10 May 1998


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One nation which I know did not change names of places, schools, institutions and roads is Singapore. Lee Kuan Yew was far more concerned about the falling standards of written English among his civil servants than thinking about changing "Singapore Sling" to "Temasek Sling!"

I recall that sometime in the early nineties, an education officer in the Federal Territory education department - as if there was nothing better to do - suggested that the name of the famous Victoria Institution be changed.

The suggestion was shot down as quickly and rightly too, I think. "VI" is a famous institution which was originally funded by public subscriptions and besides, what's wrong with the name anyway.

VI has produced numerous well-know personalities and leaders o the country. Imagine VI being changed to Viola Institution!

The particular officer seemed to object that it was named after Queen Victoria and because she was a Queens and Empress of India and the British Empire. But what could you do about it? It is a historical fact that our nation was part of the British Empire. I am not proud of this but must we distort our history?

Thailand is the only country which escaped Western colonialism in our part of the world - thanks to King Mongkut and his son King Chulalongkorn who modernized Thailand. Remember the movie, The King and I?

I can imagine how enraged Old Frees will be if Penang Free School becomes Tanjung Free School or Pengkalan or Pelabuhan Free School!

For the sake of argument, if the officer had succeeded. What about Anderson School, and the two Clifford Schools - one in Kuala Kangsar and the other in Kuala Lipis - King Edward VII and George V? And St. Johns Institution? St. Michael? The list is endless.

I was pleased when Tunku Abdul Rahman Putra changed Jalan Brockman to Jalan Dato Onn in honour of Dato Onn bin Jaafar who have been the founding prime minister if he had not left UMNO (in anger) in 1951.

Many more names of roads have since been changed to honour Malaysians but there are many still left and we should not hurry to replace them. We can honour people who we deem deserving, after their death, by naming new schools, universities, hospitals, roads, townships after them.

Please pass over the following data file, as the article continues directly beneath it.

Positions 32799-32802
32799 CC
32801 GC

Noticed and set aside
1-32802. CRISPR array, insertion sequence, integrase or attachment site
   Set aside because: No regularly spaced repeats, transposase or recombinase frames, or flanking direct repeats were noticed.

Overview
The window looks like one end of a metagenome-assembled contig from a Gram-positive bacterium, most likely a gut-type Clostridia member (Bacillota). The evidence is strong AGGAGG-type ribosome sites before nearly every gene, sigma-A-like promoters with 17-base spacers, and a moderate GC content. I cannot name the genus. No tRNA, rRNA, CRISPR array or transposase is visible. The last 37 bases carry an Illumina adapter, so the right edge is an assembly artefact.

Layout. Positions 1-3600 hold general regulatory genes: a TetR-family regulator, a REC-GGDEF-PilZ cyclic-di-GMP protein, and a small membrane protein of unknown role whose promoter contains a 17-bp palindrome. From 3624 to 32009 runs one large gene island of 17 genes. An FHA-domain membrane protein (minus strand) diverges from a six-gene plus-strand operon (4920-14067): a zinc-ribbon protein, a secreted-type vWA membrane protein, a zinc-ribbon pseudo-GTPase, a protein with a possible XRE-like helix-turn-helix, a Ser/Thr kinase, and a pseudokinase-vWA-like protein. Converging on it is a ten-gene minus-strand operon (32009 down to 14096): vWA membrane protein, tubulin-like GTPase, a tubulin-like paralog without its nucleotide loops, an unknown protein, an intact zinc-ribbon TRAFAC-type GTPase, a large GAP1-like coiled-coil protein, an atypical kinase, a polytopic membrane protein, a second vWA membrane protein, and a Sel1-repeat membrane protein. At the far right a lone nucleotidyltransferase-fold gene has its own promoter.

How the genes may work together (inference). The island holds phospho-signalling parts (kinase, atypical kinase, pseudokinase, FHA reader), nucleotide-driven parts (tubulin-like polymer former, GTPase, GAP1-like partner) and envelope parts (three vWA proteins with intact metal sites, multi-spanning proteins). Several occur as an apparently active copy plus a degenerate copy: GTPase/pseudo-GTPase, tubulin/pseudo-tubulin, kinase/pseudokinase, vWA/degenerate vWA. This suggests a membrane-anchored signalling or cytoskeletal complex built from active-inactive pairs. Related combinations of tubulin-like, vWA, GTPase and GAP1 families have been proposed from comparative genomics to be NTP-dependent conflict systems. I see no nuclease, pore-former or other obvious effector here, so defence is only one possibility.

We should only replace old names if they are really objectionable. We should not change the name of a place just because we fancy it. What about Nonok Besar in Sarawak? Maybe we can justify changing the name, but not Janda Baik because it is a lovely name. I shall be most peeved of someone dares even suggest it. I would yell because I take change of names seriously. One does not change a child's name, unless it is for the better because of a compelling need.

Are we so insecure we have to change everything? Singapore has not done so and it is a sovereign and independent as any nation. Neither has Hong Kong - so far.

I feel good we are not too obsessed about changing the colonial names of places and institutions or replacing words from murtad to oposate, neraka to jahim, kesimpulan to konklusi, Hari Raya Puasa to El Mubarak and maktab to College or Kolej.

I would not mind if by doing so we become more pious, and improve our written and spoken Malay or Arabic and the failing standard of written as well as oral English. I do not see how changing words or names of institutions - Bahasa to Arabic or English - will make us clever or increase our national productivity.

I do hope Malaysians will not be as fond of changing names as we are of pomp and ceremonies, celebrations and holidays. The crux of the matter is that by changing names, does it make us cleverer and more respected?

Finally I have not written about names, especially about beautiful names.

Dato' Abdullah Ahmad is Malaysia's Special Envoy to the United Nations

(This article has been reproduced with the kind permission of Sun )

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